Tag Archives: life

Disconnect from your phone! A New Year’s Resolution Every Asian Should Take to Heart

Happy New Year everyone!I hope you all had a restful holiday.

I for one am ready to get going in 2015 and have my resolution picked out. I know some people–especially at my age–think resolutions are lame and antiquated, but I beg to differ. Resolutions are a great way to get energized and motivate oneself for healthy life changes.

My resolution this year, as it has been every single year since college, is to be more awesome. And so far, I have never failed—except in 2005, the year of eternal darkness. 2005 was the year of the monkey, who is a great enemy to pigs, my animal spirit (I was born in 1984). Anyways, I don’t talk about 2005 anymore; I turned 21 that year…

In order to achieve greater awesomeness, I have specifically resolved to disconnect my work email from my smartphone. I know what you’re thinking, “OMG. O.M.F.G. How can a man who works at a non-profit afford a smartphone?” Relax y’alls. It’s a Windows Phone.

Now-a-days, everyone talks about how kids are always on their phones. What adults don’t realize is that we’re exactly the same way! But instead of using our phones to Snapchat, Tweet or play Candy Crush, we use them to work. As if I don’t get enough of work at work.

There’s been a lot of talk in America about a dangerous trend toward overworking, especially in regards to white-collar workers and exempt staff who don’t punch cards to track their hours. Many conversations I’ve had with my Asian peers anecdotally confirm this trend. “I just got scheduled to another meeting this evening.” “My boss keeps emailing me at 2 am.” “My inbox has over a thousand emails!”


I too have felt the constant need to work from my phone. Though it’s hard to pinpoint exactly how or why, I believe it is a product of cultural norms and external expectations. Things like having to be the highest achieving student later translated into being the highest achieving worker. Others might say that Asians have a culture of obedience, which frankly, I don’t really buy. We Asians can be very vocal and opinionated when we want to be. Besides, everyone is working more! Not just Asians.

Motherjones.com provided an excellent summary on this topic. Here’s some pretty alarming data.

  • 60% of smartphone-using professionals kept in touch with work for a full 13.5 hours per day, and then spent another 5 hours juggling work email each weekend. That’s 72 hours a week of job-related contact.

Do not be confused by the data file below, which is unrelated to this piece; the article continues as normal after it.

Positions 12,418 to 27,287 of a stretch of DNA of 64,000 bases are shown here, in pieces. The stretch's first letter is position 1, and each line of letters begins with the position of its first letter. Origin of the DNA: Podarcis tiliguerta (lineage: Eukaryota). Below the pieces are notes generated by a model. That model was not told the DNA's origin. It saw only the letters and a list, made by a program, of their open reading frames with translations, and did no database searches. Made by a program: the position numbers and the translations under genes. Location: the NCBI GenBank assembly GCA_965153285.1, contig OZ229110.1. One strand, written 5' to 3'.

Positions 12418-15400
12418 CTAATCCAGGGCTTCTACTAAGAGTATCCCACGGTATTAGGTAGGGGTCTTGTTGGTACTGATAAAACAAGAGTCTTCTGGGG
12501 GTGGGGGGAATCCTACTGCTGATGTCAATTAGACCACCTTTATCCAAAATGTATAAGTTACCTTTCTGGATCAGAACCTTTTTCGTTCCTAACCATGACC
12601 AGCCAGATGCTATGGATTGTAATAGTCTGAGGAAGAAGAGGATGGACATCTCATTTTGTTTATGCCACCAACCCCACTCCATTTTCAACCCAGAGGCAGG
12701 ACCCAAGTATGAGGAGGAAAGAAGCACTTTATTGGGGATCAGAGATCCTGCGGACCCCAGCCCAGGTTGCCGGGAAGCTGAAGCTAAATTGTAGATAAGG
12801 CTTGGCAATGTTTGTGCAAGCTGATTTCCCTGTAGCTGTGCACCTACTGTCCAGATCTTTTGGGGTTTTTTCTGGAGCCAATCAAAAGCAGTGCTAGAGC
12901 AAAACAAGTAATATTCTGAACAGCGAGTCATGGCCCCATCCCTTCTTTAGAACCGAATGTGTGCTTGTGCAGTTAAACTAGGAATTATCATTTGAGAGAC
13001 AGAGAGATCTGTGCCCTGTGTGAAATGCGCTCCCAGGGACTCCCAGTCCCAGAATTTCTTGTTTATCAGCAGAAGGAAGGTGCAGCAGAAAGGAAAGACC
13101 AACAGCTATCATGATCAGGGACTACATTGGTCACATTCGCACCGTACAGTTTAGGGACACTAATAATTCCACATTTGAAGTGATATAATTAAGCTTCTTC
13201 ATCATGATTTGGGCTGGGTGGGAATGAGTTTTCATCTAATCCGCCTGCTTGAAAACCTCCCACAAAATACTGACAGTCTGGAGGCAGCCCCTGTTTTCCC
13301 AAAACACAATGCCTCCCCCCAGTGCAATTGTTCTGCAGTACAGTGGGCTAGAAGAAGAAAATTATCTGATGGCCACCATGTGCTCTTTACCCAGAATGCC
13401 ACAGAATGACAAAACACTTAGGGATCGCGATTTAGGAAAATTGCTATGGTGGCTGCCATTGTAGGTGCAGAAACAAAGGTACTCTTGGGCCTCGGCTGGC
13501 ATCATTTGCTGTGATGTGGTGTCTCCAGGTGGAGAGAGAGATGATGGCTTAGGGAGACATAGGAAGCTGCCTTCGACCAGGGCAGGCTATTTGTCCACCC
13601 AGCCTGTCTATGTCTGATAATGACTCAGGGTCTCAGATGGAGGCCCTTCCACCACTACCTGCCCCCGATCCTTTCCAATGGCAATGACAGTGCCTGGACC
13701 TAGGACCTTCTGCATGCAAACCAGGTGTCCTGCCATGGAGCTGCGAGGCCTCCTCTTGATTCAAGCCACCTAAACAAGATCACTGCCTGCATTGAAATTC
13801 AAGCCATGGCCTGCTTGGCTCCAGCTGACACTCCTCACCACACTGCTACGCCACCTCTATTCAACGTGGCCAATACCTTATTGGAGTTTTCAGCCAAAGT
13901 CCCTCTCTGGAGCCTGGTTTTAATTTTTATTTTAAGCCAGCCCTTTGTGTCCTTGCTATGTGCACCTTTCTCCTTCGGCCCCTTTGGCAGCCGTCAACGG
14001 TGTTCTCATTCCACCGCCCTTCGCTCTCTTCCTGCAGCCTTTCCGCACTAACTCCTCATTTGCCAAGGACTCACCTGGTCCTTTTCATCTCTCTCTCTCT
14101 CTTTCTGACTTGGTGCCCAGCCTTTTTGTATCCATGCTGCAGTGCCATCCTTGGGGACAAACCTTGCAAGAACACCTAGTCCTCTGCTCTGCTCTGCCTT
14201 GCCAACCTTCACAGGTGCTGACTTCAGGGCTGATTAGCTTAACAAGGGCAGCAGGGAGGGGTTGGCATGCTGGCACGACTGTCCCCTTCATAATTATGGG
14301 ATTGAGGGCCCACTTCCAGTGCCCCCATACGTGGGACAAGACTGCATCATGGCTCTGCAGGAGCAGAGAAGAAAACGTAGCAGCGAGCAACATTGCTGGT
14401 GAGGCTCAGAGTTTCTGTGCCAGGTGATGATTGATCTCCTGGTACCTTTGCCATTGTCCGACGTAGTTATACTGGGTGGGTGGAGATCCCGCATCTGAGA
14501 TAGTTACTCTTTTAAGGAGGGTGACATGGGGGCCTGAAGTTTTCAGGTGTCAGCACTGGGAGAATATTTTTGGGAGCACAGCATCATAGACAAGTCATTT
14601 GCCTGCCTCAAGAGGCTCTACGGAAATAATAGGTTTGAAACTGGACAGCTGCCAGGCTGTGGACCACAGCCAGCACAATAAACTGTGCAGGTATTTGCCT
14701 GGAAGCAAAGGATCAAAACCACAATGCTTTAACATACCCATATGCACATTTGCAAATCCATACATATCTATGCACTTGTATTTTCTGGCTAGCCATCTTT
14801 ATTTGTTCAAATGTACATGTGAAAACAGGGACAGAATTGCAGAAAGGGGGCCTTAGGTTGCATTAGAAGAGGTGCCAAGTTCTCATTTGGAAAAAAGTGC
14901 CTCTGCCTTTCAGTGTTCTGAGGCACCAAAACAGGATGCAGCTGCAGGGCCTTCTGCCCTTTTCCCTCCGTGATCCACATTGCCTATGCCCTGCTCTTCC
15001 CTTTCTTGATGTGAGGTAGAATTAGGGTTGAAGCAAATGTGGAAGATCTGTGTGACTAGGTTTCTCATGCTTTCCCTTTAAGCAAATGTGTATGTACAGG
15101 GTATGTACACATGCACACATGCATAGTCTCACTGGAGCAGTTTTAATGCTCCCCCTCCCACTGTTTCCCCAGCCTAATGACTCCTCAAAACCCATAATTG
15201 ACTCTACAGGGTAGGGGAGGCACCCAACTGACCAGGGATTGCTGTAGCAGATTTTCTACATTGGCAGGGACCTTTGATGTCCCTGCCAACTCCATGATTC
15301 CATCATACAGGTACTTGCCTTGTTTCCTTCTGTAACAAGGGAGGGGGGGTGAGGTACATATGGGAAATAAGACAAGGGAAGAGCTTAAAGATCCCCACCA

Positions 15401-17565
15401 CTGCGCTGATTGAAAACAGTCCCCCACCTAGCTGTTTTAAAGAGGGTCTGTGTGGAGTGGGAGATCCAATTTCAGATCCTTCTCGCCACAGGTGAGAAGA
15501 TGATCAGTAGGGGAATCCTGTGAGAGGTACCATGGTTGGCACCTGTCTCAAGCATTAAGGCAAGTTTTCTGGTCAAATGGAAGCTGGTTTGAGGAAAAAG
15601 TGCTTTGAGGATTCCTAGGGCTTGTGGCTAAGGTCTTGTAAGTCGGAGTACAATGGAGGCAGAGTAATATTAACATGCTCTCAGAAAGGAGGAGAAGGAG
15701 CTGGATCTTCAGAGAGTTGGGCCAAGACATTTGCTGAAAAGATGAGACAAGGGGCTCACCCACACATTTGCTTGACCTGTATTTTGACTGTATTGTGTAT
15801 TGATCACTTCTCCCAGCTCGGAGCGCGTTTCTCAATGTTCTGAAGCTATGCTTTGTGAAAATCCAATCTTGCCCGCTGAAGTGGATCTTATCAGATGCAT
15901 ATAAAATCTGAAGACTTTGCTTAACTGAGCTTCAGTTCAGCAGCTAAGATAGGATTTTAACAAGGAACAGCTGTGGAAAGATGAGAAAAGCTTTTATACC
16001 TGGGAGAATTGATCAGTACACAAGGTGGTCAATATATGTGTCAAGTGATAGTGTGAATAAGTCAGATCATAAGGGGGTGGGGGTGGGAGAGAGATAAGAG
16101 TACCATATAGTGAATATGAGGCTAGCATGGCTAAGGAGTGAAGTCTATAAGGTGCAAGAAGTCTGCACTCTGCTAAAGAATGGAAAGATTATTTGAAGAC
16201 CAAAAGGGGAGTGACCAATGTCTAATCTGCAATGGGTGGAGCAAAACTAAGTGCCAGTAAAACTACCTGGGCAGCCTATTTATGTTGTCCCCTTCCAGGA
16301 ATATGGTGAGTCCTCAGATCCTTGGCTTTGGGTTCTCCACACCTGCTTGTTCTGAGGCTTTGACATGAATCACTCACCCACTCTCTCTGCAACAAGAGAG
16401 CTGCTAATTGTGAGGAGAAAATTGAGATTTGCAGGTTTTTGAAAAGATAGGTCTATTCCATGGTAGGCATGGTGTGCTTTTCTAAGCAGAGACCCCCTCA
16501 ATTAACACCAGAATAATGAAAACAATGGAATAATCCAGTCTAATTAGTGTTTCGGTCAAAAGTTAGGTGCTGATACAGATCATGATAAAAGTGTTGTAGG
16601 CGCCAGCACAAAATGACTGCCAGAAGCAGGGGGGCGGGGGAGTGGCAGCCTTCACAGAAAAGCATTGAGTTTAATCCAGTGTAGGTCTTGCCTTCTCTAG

• 68% checked work email before 8 a.m., 50% checked it while in bed, and 38% “routinely” did so at the dinner table.
  • People who make more than $75,000 per year are more likely to fret that their phone makes it impossible for them to stop thinking about work.

Unfortunately, the result isn’t increased productivity—just the illusion of it. The reality is we’re inundated with more distractions and stress than ever. In my own work, I’m finding it harder to focus on tasks and projects when a new email is interrupting my workflow every minute. Most of them aren’t even important. Most of them are useless bulk cc’s from other people and annoying mailing lists.

I’m learning that a smartphone, while amazing, is also draining my energy. A smartphone has increased my volume of work, but not necessarily the quality. It has allowed me to extend my work day up to 24 hours, and even send  emoticons too, like 🙂 and :p. So not only did others see me working more, but they also thought I was happier doing it. That’s a recipe for burnout. Technology has made our work increasingly flexible and mobile; yet this same technology has also increased our overall workload. Because we’re now able to literally carry work in our pockets 24/7, we have also felt compelled to work 24/7.

I admit, I didn’t mind the constant connection at first. I love what I do and am grateful to have the opportunity. In fact, a good day work actually gives me energy. But overtime, I have come to realize that it’s not the only thing I love doing. Spending time with my friends and family, playing sports, camping…all of these activities give me energy too, as well as wonderful memories.

I fully admit that work, for some people, has evolved beyond the traditional 9-5. Some people are most productive at night, others in the mornings. And that’s great. I personally prefer the 10-6 schedule. But again, this doesn’t mean we have to work every single waking hour or minute just because the phone is in our pockets. There are more important things we can put in our pockets…like quarters, chewing gums, hands and puppies.

While I may have made a conscious decision to disconnect in my own life, all around me I have colleagues, peers and partners who haven’t. So there’s still that external expectation and pressure to immediately reply emails. This needs to move beyond an individual decision. As employers, we also need to recalibrate our standards and expectations in order to create a new norm for all of our staff.

The bottom line is: you should disconnect anytime you’re not at work.


It’s been two weeks since I have disconnected my work email from the phone and it’s felt like walking on sunshine. I’ve danced with bartenders in pubs, enjoyed fireside chats by the ocean, and received a $50 Olive Garden gift card from my mom. Who knew disconnecting from work could bring so much happiness? To be fair, it was the just holidays and many folks were out, so only time will tell. But I’m feeling pretty confident that my work and personal life won’t fall into ruins because of being disconnected.